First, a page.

Wigan Pier is the name given today to the area around the canal at the bottom of the Wigan flight of locks on the Leeds and Liverpool Canal.
The original "pier" at Wigan was a coal loading staithe, probably a wooden jetty, where wagons from a nearby colliery were unloaded into barges. The name was brought to popular attention by George Formby Senior in the Music Halls of the early twentieth century. It was given more serous acclaim with the publication in 1937 of George Orwell's book "The Road to Wigan Pier".
The original wooden pier is believed to have been demolished in 1929, with the iron from the tippler being sold as scrap. Because of the more recent pride in the area's heritage, a replica tippler has been erected at the original location (see below).
In the 1980s, the canal warehouses were restored and put into use as a museum, exhibition hall and pub. The nearby Trencherfield Mill was incorporated into the "Wigan Pier Experience", with a waterbus linking it to the main site.
The area is set to undergo a further transformation with the development of a cultural "Wigan Pier Quarter" which will include a performance centre and retail outlets.
"The Orwell" at Wigan Pier, formerly Gibson's warehouse, originally built in 1777, re-built in 1984.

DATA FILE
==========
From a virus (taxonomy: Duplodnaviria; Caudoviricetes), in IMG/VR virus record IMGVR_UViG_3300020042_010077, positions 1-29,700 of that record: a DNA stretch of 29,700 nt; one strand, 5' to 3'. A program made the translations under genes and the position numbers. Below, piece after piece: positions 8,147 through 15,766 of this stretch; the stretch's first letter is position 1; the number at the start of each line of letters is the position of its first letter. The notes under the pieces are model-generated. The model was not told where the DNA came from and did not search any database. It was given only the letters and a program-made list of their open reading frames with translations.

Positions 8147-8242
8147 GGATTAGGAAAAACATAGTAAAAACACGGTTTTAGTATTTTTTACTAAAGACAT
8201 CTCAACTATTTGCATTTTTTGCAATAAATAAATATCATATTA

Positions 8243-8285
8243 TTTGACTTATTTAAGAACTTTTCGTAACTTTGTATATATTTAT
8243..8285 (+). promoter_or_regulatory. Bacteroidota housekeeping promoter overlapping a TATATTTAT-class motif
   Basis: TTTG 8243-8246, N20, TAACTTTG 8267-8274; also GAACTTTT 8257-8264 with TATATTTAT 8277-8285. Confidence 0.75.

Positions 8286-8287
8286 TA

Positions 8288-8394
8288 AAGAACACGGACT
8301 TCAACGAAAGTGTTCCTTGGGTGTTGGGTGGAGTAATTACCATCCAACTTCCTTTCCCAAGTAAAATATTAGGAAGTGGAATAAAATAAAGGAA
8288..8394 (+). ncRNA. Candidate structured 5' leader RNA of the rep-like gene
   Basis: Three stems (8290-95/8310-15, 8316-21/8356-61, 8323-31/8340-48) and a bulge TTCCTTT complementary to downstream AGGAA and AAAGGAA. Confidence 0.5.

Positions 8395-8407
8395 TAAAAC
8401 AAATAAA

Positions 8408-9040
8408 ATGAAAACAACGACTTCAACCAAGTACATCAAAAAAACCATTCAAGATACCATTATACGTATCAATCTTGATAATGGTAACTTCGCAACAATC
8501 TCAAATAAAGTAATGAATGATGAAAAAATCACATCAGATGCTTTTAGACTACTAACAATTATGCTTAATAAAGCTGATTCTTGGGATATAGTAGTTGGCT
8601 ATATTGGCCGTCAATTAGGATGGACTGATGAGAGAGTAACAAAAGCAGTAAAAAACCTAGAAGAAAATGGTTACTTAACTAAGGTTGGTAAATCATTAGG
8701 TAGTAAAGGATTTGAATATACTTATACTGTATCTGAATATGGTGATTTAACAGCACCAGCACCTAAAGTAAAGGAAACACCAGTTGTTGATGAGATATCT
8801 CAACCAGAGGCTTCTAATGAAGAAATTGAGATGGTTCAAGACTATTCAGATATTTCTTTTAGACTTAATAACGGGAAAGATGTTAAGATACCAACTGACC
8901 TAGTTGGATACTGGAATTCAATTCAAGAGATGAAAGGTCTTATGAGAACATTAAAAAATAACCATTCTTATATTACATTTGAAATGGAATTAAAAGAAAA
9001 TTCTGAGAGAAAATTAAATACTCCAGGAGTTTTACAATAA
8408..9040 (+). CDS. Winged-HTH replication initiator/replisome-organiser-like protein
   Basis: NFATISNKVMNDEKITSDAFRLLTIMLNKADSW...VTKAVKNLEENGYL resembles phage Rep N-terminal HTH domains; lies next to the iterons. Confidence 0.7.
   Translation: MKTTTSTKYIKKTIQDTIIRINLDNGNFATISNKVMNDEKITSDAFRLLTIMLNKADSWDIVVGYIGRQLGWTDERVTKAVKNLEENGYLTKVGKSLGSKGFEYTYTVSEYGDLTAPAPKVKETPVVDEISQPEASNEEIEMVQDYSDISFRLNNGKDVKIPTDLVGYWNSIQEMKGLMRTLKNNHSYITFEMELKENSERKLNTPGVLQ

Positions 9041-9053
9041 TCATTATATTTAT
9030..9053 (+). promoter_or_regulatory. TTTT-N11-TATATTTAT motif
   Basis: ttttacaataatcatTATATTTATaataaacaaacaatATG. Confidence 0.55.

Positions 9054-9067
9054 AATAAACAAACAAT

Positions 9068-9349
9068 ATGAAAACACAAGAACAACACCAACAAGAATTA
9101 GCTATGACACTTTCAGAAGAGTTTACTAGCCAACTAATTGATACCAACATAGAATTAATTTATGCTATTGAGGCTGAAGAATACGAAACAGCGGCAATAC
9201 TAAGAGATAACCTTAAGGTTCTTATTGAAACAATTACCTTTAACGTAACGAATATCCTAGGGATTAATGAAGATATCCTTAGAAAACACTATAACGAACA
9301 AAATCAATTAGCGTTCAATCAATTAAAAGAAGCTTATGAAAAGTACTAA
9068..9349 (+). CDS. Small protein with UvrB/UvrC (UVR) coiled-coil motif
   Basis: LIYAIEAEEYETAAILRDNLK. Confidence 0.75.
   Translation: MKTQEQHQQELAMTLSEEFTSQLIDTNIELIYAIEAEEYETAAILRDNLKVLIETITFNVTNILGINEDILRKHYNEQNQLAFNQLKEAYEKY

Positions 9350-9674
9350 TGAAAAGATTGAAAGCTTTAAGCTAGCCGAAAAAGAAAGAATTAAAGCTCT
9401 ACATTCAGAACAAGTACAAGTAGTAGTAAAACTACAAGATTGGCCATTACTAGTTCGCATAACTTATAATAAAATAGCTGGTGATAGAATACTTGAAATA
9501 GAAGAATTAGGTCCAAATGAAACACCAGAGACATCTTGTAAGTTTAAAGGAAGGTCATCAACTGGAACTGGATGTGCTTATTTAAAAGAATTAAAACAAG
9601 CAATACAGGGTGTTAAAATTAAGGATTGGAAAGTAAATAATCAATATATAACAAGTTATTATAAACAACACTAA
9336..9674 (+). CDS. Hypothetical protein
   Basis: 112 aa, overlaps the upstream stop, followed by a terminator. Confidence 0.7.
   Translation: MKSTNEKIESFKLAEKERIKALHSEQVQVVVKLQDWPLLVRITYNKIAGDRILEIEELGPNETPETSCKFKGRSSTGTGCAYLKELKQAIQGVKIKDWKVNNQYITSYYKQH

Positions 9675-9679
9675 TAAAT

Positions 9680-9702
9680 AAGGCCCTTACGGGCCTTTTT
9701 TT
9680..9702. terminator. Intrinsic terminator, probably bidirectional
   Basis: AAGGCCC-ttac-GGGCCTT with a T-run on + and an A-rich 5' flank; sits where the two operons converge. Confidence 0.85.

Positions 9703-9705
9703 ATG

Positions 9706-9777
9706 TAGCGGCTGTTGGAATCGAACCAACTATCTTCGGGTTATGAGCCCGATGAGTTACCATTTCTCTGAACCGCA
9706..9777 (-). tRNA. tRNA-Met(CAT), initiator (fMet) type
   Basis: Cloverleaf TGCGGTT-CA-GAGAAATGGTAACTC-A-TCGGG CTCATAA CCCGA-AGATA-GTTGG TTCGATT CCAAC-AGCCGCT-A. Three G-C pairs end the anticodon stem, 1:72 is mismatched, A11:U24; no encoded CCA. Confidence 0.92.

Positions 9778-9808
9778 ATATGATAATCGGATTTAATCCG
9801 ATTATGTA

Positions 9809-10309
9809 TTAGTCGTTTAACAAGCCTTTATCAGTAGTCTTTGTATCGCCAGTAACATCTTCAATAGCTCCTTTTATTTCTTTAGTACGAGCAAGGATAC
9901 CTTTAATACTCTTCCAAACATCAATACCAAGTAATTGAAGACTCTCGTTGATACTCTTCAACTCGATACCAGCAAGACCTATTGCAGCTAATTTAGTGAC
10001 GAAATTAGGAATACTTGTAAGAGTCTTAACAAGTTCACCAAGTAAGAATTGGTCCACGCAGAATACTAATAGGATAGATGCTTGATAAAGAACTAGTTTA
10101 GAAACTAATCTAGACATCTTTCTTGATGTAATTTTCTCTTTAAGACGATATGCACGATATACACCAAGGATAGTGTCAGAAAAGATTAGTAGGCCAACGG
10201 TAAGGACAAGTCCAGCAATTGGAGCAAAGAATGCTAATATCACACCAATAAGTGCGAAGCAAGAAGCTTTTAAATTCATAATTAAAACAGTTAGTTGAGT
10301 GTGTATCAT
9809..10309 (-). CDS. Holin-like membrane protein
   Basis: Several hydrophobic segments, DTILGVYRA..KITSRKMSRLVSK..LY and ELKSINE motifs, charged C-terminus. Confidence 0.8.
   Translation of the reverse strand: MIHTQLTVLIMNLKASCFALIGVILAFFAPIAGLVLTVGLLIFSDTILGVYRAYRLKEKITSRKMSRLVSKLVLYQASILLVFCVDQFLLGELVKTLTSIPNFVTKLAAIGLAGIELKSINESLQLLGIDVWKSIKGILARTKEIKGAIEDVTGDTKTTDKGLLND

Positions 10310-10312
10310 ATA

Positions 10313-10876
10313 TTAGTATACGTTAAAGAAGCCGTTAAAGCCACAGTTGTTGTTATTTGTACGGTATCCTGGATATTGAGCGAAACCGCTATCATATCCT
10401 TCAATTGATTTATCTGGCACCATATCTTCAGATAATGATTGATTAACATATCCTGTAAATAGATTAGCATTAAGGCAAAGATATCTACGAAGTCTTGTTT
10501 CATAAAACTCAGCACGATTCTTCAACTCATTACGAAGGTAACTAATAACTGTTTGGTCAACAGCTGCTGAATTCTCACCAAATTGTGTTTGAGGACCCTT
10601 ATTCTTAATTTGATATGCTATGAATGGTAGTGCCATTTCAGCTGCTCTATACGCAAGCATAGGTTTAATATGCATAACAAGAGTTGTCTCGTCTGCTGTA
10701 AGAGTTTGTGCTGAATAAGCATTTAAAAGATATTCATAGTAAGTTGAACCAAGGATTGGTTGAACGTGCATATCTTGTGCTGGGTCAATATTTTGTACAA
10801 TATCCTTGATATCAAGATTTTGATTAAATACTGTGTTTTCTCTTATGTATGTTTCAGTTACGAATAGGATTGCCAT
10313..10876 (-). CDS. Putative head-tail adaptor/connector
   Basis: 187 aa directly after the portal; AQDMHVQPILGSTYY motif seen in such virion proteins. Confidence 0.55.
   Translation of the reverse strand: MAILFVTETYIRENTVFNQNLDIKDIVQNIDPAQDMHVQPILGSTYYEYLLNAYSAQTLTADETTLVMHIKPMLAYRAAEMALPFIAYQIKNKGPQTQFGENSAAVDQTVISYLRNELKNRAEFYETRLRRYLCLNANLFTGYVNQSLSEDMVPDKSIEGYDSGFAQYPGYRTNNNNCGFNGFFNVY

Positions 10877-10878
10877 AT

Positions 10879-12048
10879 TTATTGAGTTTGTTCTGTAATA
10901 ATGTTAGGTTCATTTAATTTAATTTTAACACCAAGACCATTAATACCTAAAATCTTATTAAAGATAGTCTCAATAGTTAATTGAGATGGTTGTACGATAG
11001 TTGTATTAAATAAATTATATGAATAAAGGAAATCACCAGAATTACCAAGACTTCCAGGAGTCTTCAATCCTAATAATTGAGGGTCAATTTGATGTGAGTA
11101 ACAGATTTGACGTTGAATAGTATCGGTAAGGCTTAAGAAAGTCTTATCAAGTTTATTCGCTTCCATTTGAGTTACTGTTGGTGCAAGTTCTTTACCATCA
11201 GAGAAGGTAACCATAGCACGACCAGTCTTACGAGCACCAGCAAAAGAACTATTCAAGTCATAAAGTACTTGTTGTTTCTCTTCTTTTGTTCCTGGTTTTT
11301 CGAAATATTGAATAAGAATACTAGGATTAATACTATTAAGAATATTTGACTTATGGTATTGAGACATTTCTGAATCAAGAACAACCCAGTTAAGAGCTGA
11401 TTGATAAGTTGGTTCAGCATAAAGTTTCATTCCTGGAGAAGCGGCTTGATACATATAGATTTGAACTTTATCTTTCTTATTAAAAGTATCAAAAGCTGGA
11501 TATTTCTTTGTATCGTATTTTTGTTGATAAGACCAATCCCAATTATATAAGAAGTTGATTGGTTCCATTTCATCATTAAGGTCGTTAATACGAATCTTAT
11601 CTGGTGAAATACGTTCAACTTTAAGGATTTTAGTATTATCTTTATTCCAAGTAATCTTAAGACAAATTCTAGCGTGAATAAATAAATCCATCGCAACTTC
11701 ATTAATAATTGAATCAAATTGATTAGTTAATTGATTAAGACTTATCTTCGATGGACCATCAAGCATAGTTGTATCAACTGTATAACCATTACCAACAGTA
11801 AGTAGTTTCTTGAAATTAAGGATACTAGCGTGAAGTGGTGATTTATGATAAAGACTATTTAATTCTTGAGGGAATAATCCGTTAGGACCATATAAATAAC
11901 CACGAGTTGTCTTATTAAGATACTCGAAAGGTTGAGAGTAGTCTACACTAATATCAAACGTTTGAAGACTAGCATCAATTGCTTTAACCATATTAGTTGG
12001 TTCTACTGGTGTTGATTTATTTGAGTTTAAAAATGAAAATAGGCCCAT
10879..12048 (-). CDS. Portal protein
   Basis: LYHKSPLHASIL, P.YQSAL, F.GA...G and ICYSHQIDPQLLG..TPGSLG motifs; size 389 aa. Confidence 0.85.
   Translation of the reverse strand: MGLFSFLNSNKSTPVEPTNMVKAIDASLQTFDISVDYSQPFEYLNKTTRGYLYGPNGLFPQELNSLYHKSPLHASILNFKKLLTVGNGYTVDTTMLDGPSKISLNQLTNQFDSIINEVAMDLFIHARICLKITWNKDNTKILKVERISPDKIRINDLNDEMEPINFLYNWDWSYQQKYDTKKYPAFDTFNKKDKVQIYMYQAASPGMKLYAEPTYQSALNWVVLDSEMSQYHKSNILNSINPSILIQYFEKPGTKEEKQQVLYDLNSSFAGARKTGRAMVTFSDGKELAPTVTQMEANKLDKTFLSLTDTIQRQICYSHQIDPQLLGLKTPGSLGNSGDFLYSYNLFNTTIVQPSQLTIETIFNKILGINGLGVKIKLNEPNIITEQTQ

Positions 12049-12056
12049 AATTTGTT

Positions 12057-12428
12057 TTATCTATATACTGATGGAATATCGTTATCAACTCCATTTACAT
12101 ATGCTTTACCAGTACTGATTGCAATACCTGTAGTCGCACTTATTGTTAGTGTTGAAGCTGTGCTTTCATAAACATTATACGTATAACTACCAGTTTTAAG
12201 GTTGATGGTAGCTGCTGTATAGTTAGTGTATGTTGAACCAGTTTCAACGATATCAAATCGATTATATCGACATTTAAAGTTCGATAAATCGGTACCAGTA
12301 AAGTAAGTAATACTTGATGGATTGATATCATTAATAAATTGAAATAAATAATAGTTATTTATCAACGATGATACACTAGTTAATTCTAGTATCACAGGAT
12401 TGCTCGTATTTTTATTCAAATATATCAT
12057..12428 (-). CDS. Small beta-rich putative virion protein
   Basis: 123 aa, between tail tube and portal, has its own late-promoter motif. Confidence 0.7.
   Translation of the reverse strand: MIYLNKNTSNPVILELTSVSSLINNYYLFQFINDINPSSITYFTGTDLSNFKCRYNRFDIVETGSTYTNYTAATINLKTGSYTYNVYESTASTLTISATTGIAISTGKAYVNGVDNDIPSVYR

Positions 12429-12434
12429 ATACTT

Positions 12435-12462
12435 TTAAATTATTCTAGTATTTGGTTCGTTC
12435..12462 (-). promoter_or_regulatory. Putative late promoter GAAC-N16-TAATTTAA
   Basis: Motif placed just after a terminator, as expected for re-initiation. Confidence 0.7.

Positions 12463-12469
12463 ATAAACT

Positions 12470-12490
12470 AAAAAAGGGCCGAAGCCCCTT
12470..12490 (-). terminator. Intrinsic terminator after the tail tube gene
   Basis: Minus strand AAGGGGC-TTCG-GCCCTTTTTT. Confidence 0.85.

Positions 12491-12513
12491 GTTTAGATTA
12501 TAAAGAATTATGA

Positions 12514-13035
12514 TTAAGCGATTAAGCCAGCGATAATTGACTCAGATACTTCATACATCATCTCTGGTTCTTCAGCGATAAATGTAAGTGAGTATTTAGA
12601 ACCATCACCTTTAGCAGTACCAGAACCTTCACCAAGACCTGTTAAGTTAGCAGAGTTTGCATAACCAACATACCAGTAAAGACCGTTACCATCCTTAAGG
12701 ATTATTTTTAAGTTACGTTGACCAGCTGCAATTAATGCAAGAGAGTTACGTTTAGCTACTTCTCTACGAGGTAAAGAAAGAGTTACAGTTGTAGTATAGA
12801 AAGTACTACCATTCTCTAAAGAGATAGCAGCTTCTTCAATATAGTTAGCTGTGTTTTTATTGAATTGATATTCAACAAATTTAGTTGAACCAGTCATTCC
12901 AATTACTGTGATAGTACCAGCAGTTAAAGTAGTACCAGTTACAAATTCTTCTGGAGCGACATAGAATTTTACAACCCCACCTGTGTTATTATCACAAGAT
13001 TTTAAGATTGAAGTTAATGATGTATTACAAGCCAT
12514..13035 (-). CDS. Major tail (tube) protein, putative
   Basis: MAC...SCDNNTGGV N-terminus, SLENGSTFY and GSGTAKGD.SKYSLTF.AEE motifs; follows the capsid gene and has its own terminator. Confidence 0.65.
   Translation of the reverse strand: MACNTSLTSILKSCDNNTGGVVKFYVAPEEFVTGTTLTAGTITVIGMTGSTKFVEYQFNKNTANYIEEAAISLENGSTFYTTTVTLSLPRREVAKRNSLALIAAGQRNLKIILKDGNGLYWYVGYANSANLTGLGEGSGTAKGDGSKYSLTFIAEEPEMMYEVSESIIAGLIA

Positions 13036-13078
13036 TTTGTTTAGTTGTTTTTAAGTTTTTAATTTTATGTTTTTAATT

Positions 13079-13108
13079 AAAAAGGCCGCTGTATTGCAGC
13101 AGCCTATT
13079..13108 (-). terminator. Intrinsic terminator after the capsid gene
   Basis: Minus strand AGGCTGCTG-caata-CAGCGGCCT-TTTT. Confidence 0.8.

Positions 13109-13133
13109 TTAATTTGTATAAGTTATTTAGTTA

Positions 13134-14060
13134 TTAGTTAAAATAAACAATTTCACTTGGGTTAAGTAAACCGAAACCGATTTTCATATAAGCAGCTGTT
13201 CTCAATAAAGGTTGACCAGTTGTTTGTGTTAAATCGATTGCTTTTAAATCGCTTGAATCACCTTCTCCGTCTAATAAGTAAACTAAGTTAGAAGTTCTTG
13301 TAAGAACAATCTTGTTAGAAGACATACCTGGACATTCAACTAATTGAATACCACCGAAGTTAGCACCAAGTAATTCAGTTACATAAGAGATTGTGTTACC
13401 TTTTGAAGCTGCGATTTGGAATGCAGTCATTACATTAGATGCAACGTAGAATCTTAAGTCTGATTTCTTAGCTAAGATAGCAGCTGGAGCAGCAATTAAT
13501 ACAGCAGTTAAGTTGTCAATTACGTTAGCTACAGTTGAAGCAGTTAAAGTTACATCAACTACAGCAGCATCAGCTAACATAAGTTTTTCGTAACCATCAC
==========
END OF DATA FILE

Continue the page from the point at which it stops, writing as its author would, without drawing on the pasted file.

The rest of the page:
"The Orwell" on the left, the Terminal Warehouse ahead with the canal to Leeds and Manchester through Pottery Bridge on the right.
Looking in the other direction from the Terminal Warehouse, with Pottery Bridge on the left and the canal to Liverpool straight ahead.
The warehouse on the right previously housed the "Wigan Pier Experience", now closed.
On the opposite side, just past the warehouse, can be seen the original "Wigan Pier". It was a coal tippler and consisted of two curved rails at the end of a tramway from a colliery. The waggons would be brought right to the edge of the canal to be tippled so that their contents went straight into waiting barges. A canal mile post can be seen to the right of the coal tippler.
Wigan Pier became the subject of music hall jokes and later featured in the title of George Orwell's book "The Road to Wigan Pier".
Opposite the Orwell, the canal turns right, under Pottery Bridge and past Trencherfield Mill towards Wigan Lock flight.
Looking west towards Wigan Pier. A water bus leaves Trencherfield Mill heading for Pottery Bridge and Wigan Pier in the distance. Trencherfield Mill houses the world's largest original working steam engine. The former machinery floors are being developed into apartments.
Number 1 Terminal Warehouse at Wigan Pier. This was built at the head of what was originally the Wigan branch of the canal. It has two bays for boats to enter for loading and unloading.